"National Labor Relations Board Will Decide If Northwestern Football Players Can Form A Union"
The National Labor Relations Board announced Thursday that it has granted Northwestern University’s request to review the case involving the unionization of the university’s college athletes.
The regional director of the NLRB’s Chicago chapter ruled in March that the school’s college athletes were employees and could vote to form a union, but Northwestern disputed the decision and petitioned the NLRB to review the case. If the full NLRB rules in favor of the players, athletes at all private colleges and universities would gain the right to unionize.
Northwestern athletes will still vote Friday on whether they want to form a union under the College Athletes Players Association, which would be the first players union in the history of college athletics. The votes will be impounded until after the NLRB makes a final decision “affirming, modifying, or reversing the Regional Director’s decision,” the NLRB announced in its release. There is no set timetable for how long that decision will take, and it could be months if not years before a final outcome is reached in the case.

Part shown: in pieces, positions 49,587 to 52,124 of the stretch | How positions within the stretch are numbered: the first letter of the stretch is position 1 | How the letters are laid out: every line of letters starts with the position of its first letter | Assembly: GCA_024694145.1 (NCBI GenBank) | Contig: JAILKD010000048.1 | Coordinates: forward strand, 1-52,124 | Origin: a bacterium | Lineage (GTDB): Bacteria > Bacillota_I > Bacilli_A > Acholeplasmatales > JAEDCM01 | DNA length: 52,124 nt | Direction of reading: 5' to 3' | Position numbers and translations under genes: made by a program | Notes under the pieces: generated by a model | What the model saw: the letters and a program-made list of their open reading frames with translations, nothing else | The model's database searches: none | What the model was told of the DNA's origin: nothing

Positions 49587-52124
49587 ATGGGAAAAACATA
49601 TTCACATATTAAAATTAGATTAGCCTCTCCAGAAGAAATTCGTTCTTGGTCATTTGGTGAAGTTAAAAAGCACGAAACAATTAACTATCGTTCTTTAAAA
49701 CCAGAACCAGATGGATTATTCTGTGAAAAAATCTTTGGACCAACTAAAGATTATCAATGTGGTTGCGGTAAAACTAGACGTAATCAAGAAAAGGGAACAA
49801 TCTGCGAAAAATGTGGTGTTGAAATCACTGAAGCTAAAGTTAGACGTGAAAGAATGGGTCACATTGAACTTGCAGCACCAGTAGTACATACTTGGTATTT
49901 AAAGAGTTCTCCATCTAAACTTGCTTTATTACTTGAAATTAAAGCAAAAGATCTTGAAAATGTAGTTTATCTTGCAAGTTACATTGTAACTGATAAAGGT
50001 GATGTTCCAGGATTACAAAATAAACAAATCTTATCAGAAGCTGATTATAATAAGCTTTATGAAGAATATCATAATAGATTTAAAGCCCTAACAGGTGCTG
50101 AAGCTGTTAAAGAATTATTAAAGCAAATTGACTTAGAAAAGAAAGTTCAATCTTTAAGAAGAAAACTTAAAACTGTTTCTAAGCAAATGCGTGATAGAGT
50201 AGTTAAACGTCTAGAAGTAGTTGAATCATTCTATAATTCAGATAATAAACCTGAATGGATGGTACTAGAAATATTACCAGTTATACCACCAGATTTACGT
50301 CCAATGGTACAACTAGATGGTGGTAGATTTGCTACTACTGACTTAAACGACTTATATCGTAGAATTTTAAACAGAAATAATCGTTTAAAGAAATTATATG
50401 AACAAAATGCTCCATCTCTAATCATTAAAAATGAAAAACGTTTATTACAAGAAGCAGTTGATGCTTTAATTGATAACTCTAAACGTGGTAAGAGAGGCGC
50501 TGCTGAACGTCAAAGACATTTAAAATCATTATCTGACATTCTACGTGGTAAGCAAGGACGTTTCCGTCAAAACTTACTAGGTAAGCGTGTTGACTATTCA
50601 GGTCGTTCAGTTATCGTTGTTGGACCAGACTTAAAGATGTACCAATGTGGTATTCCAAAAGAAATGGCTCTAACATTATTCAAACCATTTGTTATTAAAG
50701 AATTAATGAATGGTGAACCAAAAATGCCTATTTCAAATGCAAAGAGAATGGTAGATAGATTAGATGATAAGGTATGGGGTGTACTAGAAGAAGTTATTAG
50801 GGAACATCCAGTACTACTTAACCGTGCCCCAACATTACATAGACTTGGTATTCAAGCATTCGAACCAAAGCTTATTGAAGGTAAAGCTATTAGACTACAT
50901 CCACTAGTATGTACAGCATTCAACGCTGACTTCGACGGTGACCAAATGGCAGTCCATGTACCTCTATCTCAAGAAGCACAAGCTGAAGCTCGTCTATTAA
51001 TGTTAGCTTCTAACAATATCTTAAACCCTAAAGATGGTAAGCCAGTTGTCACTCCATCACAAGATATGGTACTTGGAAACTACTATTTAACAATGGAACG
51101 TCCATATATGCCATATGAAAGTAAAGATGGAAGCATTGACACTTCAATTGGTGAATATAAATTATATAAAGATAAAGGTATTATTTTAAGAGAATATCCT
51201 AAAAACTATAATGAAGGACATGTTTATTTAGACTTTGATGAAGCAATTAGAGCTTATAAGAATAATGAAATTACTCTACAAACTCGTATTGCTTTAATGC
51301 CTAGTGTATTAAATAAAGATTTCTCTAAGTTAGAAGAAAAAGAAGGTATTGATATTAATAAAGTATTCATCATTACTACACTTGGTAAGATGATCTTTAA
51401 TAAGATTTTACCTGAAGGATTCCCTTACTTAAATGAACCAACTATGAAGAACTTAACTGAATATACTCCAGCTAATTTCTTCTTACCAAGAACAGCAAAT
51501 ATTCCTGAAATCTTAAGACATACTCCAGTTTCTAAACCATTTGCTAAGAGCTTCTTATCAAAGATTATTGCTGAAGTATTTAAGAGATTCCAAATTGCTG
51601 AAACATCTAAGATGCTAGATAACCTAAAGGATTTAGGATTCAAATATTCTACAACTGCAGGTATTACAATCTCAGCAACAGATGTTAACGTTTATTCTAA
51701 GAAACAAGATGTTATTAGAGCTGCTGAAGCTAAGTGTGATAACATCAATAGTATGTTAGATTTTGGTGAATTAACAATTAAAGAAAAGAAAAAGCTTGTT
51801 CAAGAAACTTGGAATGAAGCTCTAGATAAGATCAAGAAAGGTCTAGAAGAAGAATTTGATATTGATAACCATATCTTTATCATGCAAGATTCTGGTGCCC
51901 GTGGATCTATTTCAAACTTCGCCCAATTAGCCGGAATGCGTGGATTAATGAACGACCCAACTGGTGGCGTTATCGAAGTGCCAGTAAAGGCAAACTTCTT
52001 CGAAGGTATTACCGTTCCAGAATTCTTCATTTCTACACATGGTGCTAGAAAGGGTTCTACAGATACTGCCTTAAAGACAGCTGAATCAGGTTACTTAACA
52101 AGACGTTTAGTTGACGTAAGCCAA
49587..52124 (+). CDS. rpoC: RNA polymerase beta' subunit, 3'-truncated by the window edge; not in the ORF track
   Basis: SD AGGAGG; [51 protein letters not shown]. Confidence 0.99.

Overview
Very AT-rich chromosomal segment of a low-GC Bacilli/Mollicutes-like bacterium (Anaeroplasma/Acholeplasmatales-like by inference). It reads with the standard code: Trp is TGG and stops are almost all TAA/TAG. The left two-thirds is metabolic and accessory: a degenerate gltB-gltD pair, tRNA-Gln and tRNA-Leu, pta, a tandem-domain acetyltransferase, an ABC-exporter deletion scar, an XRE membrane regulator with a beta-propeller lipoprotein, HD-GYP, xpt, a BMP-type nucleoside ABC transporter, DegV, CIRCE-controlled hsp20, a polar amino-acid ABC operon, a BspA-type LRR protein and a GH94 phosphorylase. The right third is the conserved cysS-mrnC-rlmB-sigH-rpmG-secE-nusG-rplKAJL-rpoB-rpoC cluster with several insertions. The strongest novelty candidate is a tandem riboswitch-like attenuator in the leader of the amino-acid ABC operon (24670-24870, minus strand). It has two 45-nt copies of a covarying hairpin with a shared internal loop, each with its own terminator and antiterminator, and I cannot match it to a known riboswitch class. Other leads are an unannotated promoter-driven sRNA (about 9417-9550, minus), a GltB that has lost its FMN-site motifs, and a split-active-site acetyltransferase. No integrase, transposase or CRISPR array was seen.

Northwestern has engaged in an all-out attempt to persuade its athletes that they don’t need a union, with coaches and administrators warning that such action would amount to “personal betrayal” that could jeopardize Northwestern’s Division I athletic status, other athletic programs, or athletic scholarships, the New York Times reported Thursday. The NCAA and representatives of many of its largest institutions have also come out against unionization, warning of dire consequences in an attempt to shift public opinion against it.
The athletes are seeking union rights to bargain with Northwestern on a host of issues related to educational opportunities, health care, scholarships, and concussion reforms.
“We expect another victory for athletes!” the United Steelworkers union, which has aided the College Athletes Players Association in its attempts to form a union, tweeted after the NLRB announced its decision to review the case.